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The Archaeological Area, delimited North by the etruscan walls, contains a temple, the Roman Theatre and the Baths. A Longobard cemetery was also discovered in the sacred area near the etruscan-roman temple.

Roman Theatre

The Roman Theatre was built between the 1st century BC and 1st century AD and its ruins had been visible for a long time. In the Middle Age people have called the place "Buca delle Fate" (Fairies' Cave) and an ancient legend tells that Fiesole's Fairies, symbol of an ancient and happy period, have hidden themselves in some dark underground holes not to see the Florentines destroying the city after its conquest in 1125.

The prussian baron Von Shellersheim dug into the area of the Theatre and discovered two rich grave goods near the ruins of the theatre itself, but there are no certain proves about that. The systematic excavations started in 1870 and finished between 1882 and 1900; meanwhile the left tiers (cavea) were rebuilt for public use.

The building had a huge half-round cavea, created directly in the rock of the hill; four vomitoria (passages) allowed the entrance in a covered gallery (crypta), that unfortunately doesn't exist no more.

Cavea was divided in four zones by narrow stairs in order to let people find their seat more easily. In the space below it, there was the orchestra and a space where theatrical performances took place; a wall with a recess (pulpitum) delimited frontally the stage (proscenium). Behind it there was the scaena frons (an architectural stage design), whose foundations and marble decorations are still visible in the Museum. Thanks to these decorations is possible to say that the Theatre was used until the 3rd century AD.

Thermal Baths

The roman Thermal Baths were built, like the theatre, in the 1st century B.C. in the eastern part of the Archaeological Area.

They were discovered between 1882 and 1900 and hurriedly restored before the end of archaeological excavations.

West there was the entrance (today are visible some steps), from which Romans came in a monumental arcade, that enclosed the building North and South. Inside the arcade there was an opening space with tanks and an area for gymnastics.

From North to South, inside the covered area there were the typical roman thermal baths spaces:

  • Frigidarium: pool with cold water characterized by a half-round tank (covered by marbles in ancient times). In front of it there were three arches (the ones you can see now have been rebuilt afterwards); crossing them Romans entered in a space for meetings and conversations. In there was found the base of baby Hercules' sculpture, which is now preserved inside the Archaeological Museum.
  • Tepidarium: lukewarm space between Frigidarium and Calidarium.
  • Calidarium: the pool with hottest water. It was warmed up by two ovens situated in the next room; at present ovens are visible and partially rebuilt, so it is possible to understand how they worked: the warm air came from under the floor (higher than the other rooms because of some little tile pillars) and spread out of the walls through perforated bricks (tubuli), that formed a sort of simple pipe. In southern side, there is still the labrum, the pool for taking a bath after sweating.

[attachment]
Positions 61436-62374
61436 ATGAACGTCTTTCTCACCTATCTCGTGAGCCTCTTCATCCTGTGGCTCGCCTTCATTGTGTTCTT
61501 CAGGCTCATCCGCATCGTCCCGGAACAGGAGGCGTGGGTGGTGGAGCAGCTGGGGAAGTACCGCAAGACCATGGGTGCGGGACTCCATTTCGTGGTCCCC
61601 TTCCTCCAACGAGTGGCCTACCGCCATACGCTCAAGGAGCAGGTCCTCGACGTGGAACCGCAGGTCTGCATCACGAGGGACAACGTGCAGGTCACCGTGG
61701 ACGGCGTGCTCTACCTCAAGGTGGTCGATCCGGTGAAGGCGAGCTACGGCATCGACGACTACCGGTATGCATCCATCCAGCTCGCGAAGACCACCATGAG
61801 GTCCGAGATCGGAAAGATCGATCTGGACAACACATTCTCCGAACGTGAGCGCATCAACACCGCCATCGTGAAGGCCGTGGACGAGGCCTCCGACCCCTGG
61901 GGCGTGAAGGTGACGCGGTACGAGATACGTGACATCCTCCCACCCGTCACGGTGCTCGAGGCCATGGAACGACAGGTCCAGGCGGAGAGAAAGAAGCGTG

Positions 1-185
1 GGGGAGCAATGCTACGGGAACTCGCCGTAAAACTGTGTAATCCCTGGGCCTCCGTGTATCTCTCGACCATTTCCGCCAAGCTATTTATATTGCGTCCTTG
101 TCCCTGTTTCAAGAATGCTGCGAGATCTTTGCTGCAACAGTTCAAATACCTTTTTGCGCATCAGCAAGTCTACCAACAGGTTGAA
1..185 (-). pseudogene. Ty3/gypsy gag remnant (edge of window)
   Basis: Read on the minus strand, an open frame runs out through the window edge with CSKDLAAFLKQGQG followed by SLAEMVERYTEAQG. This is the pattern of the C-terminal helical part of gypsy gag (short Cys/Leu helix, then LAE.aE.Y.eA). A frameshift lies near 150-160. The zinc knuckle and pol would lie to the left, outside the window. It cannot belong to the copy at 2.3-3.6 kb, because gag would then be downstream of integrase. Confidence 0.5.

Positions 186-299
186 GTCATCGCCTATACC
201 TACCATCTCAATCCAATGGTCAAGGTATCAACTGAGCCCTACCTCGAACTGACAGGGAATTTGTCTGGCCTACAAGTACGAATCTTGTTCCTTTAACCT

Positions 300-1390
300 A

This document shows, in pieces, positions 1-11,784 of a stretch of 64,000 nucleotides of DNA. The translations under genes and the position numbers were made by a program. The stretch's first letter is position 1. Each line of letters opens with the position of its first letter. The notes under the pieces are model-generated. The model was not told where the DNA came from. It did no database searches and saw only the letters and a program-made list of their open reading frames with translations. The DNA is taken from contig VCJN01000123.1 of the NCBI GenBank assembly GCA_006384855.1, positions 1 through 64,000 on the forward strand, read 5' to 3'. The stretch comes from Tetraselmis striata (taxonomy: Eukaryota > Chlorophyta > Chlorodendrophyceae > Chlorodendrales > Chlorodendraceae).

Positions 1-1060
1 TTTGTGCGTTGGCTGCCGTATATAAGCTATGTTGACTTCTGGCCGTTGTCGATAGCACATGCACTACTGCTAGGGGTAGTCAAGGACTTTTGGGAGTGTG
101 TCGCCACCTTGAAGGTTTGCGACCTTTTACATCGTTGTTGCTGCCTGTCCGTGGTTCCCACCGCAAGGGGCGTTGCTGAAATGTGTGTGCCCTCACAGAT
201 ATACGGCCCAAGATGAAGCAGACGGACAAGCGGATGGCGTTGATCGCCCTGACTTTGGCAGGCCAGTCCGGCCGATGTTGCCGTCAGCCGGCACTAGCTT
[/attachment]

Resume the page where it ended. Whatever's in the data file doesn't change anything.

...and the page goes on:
As the theatre, Roman thermal baths were early rebuilt during the 3rd century AD and, during the next century, they were abandoned and used like a cemetery.

Temple

In 1872 ruins of a monumental staircase, that seemed to be part of a roman building, was discovered in the western side of the archaeological area; in 1923, after the total excavation of the staircase and the pedestal, archaeologists understood that the building was a roman temple (4th century BC). New excavations between 1952 and 1965 also brought to light the etruscan temple (6th century BC).

We know few things about the ancient etruscan temple because the only evidences found by archaeologists are part of the architectural decoration: nowadays inside the Museum it's possible to see the carved polychrome shingles (maybe shaped like a Gorgon) that were upon the extremities of the roof. The earlier etruscan temple was 1probably destroyed and, at the beginning of the 4th century BC, another hellenistic temple, whose elevation is now still partially preserved, was built over it: a staircase (visible beyond the roman one) led to a little colonnade (pronao) in front of the sacred room reserved to the god's worship (naos). Beside it there were two storages and down the staircase it's still present an altar. Part of a votive ditch has been found into the naos, the central red painted room; archaeologists have found votive bronzes and coins; a little bronze owl suggests the temple was dedicated to Minerva. During the 1st century BC the building was destroyed by fire, probably after the roman conquest of the city in 90 BC.

Afterwards the Etruscan temple's ruins were included in the new and bigger roman temple; it had, like the earlier building, an altar in front of the staircase. In southern side was built a colonnade for pilgrims' rest. The temple has been used until the 3rd century AD, when the altar and the staircase were buried to build the new road between temple and thermal baths.

Longobard necropolis

When Longobards arrived in Fiesole at the end of the 6th century AD the ancient sacred area of the city became a burial ground zone; between 1910 and 1912, in fact, a lot of male and female graves were discovered there. Inside them, there were grave goods, composed of iron, glass, bronze and baked clay objects. Other Longobard tombs were recently dug in the centre of Fiesole, behind  the City Hall. Inside the archaeological museum is possible to see the grave goods and three recreated Longobard tombs.

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